The Sushi Lover’s Dilemma

For years, I didn’t eat sushi, because I was afraid of the texture. I finally got hooked on it a few years ago – delicious! I didn’t know what I was missing. But as I’ve learned more about environmental issues, I faced a dilemma: many of the fish served at sushi restaurants are overfished, harming other ocean life, and causing other detrimental effects on the environment (c’mon, people – don’t you want your grandchildren to be able to eat sushi?). What’s a raw-fish-loving girl to do? Luckily, the Monterey Bay Aquarium came to the rescue! They publish excellent Seafood Watch Guides, suggesting Best Choices and Good Alternatives (and which choices to avoid) for fish in general, and they just came out with a guide for sushi using names you would see on the menu at Japanese restaurants. You can download the Sushi Pocket Guide here.

The Blue Ocean Institute also has general fish and sushi guides, and has a really neat texting feature. You simply text FISH and the name of the fish you are inquiring about (eg FISH TUNA) to 30644 and you’ll get a response to help inform your decisions. Here’s the response I got to the example above:

pole or troll caught (GREEN) very few environmental concerns; purse seine or longline caught (YELLOW) some env concerns, HEALTH ADVISORY: high mercury; bluefin tuna (RED) significant enc problems. HEALTH ADVISORY: high mercury

(Obviously, Green means GO, Yellow is a maybe – though I’d avoid it myself – and Red is an absolute No-GO. This response also highlights the importance of asking how your fish was caught, and where it is from!)

Lest you think eating sustainable sushi means you’ll be missing out, check out the offerings at this fabulous local restaurant in SF, Tataki. On a recent trip there, I had some of the most delicious, fresh sushi I’ve ever had, and it tasted even better eating it with a clear conscience! I realize I am very lucky to have access to a restaurant like this (gotta love the Bay Area). Hopefully the trend of sustainable sushi joints will take off, but if not, you can come prepared with your guide, order smartly, and leave these Become Aware and Thank You Cards at your favorite restaurant, encouraging them to start serving sustainable choices, or thanking them for already doing so!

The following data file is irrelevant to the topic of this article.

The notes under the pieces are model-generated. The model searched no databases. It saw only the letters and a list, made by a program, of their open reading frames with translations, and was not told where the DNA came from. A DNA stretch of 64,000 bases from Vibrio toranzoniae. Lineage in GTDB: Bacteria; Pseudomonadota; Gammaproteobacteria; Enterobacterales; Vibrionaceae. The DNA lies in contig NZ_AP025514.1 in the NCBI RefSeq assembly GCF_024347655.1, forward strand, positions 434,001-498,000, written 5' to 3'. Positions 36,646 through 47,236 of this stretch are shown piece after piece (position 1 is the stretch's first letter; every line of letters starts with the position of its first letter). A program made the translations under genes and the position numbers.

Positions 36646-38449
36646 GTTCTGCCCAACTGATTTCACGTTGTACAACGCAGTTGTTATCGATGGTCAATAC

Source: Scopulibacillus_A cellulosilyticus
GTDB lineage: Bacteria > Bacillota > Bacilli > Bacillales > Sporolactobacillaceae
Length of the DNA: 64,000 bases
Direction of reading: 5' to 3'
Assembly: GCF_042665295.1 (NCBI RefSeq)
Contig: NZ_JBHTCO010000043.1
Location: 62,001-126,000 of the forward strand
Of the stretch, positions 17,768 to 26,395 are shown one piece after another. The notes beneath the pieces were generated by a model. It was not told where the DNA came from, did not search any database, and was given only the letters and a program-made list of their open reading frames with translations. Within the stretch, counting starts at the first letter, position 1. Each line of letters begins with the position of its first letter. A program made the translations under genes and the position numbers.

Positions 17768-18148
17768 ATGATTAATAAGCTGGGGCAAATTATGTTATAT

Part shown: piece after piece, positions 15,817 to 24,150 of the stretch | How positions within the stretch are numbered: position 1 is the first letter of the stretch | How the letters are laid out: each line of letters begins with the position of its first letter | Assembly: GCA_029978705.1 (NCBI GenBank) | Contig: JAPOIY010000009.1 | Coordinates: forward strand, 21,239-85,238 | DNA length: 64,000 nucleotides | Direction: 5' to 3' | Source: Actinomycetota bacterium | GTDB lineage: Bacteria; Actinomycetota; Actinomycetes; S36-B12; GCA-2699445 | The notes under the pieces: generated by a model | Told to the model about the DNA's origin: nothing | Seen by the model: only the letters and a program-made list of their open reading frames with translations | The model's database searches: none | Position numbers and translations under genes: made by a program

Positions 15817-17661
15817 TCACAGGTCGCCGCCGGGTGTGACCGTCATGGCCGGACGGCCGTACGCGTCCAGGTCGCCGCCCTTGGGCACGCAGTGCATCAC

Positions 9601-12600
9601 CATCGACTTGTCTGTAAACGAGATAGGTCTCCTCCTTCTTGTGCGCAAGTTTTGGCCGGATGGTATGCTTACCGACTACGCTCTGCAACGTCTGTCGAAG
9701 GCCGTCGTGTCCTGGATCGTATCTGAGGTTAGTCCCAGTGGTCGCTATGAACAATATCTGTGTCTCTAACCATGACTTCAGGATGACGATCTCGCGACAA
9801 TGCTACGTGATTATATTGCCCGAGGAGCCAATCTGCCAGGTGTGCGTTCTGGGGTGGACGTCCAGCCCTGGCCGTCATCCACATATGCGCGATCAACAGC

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5 responses to “The Sushi Lover’s Dilemma

  1. Thanks for the kind words! I’m so glad you enjoyed your experience at Tataki.. the whole goal is to prove that sushi can be both sustainable and delicious, so it sounds like we’re doing our job!

    You can always find up-to-date information on sushi sustainability at, the support site for my recently released book “Sustainable Sushi: A Guide to Saving the Oceans One Bite at a Time.”

    Hope to see you back soon!


  2. janeterin

    Thanks for the comment, Casson! Tataki is fantastic (I wrote a Yelp review, and voted for it for Best of the BayList, too!) and I can’t wait to go back. I’ve bookmarked your site – it looks great!

  3. jaime

    There is a fantastic exhibit at the Monterey Bay Aquarium that addresses this issue- was very eye-opening. Great blog!

  4. Pingback: Happy Earth Day! « pretty green girl

  5. Pingback: Sushi, Ice Cream & Other Cute Things « pretty green girl

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